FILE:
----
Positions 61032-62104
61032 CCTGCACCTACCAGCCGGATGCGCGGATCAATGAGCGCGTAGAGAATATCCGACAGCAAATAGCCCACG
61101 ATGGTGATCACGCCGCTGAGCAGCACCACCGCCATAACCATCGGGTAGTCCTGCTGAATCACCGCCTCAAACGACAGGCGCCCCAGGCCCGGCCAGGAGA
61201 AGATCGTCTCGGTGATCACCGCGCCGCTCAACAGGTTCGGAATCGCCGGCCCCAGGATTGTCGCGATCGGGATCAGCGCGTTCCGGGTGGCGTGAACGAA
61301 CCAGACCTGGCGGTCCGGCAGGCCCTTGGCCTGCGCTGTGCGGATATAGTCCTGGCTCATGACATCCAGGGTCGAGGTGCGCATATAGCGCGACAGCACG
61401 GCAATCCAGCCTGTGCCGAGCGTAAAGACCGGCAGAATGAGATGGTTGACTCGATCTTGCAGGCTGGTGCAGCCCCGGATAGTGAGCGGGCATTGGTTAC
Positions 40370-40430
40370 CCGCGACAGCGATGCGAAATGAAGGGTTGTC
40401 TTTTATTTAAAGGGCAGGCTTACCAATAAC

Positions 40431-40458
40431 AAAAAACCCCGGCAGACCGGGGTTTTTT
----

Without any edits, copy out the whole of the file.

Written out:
Positions 61032-62104
61032 CCTGCACCTACCAGCCGGATGCGCGGATCAATGAGCGCGTAGAGAATATCCGACAGCAAATAGCCCACG
61101 ATGGTGATCACGCCGCTGAGCAGCACCACCGCCATAACCATCGGGTAGTCCTGCTGAATCACCGCCTCAAACGACAGGCGCCCCAGGCCCGGCCAGGAGA
61201 AGATCGTCTCGGTGATCACCGCGCCGCTCAACAGGTTCGGAATCGCCGGCCCCAGGATTGTCGCGATCGGGATCAGCGCGTTCCGGGTGGCGTGAACGAA
61301 CCAGACCTGGCGGTCCGGCAGGCCCTTGGCCTGCGCTGTGCGGATATAGTCCTGGCTCATGACATCCAGGGTCGAGGTGCGCATATAGCGCGACAGCACG
61401 GCAATCCAGCCTGTGCCGAGCGTAAAGACCGGCAGAATGAGATGGTTGACTCGATCTTGCAGGCTGGTGCAGCCCCGGATAGTGAGCGGGCATTGGTTAC
Positions 40370-40430
40370 CCGCGACAGCGATGCGAAATGAAGGGTTGTC
40401 TTTTATTTAAAGGGCAGGCTTACCAATAAC

Positions 40431-40458
40431 AAAAAACCCCGGCAGACCGGGGTTTTTT